CASE REPORT: Paradoxical vestibular syndrome in a guinea pig

16 December 2019 – News

In exotic small mammals, vestibular syndrome is generally linked to chronic cases of otitis interna but this case report is possibly the first describing a sequela with subsequent paradoxical signs.

The report describes the case of a three-year-old female guinea pig, whose first physical examination revealed uveitis of the right eye, corneal ulceration, facial paresis and proprioceptive deficits in both right limbs.  The patient also showed left head tilt and ataxia, falling to the left side. These signals were suggestive of paradoxical vestibular syndrome but, as further examinations were declined, diclofenac (collyrium) for 7 days and enrofloxacin (oral) were prescribed for two weeks.

After seven months, the guinea pig was found to have deteriorated and a CT was scheduled.  Images revealed lysis of the occipital bone and that the right semi-circular canals had apparently been destroyed. A bacterial abscess or fungal granuloma were believed to be the most likely causes but neoplasia could not be ruled out. Differentiating between infectious and neoplastic required sampling and there were too many risks linked to a bone biopsy. Surgery was also not an option as the lesion was extensive.  In view of these factors, the authors suggested the administration of enrofloxacin, both oral and topically (right ear), and some supplementation in the feeding.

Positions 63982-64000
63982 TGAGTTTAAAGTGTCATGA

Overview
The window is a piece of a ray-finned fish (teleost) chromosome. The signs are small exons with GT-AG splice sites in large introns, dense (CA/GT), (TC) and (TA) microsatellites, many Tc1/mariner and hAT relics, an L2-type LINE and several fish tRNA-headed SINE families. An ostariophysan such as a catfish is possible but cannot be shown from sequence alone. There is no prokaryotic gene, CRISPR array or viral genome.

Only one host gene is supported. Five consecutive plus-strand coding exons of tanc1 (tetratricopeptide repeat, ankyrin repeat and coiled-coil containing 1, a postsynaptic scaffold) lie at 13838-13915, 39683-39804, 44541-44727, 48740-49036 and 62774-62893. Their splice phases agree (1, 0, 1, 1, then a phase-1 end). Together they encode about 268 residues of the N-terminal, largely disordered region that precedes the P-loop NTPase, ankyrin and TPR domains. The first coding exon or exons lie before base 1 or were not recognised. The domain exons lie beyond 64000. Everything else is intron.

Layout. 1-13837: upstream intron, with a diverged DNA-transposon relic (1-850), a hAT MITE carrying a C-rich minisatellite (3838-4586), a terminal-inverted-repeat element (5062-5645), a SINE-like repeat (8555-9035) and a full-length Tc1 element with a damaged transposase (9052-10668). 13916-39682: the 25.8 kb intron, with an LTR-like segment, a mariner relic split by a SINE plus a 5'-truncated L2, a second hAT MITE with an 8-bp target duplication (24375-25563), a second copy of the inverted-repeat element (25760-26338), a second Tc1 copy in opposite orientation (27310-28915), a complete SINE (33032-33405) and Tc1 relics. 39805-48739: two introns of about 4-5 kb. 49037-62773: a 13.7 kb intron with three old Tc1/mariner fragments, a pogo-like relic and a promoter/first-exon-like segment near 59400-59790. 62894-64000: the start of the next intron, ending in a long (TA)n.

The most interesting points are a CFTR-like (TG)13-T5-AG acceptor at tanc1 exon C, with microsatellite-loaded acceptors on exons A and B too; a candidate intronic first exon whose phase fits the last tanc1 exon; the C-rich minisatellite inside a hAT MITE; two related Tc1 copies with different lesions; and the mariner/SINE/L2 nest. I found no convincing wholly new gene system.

Forty days later, the animal showed severe lethargy and inappetence, having lost almost 30% of its body weight. Euthanasia was performed and a post mortem examination conducted.

The necropsy confirmed the existence of a hard mass that was compressing some cerebral lobes and the rostral cerebellum. Histopathology identified a suppurative osteomyelitis.

Ratliff et al. Paradoxical Vestibular Syndrome secondary to temporal bone osteomyelitis and chronic otitis interna in a guinea pig (Cavia porcellus). Journal of Exotic Pet Medicine 28 (2019), pp 3034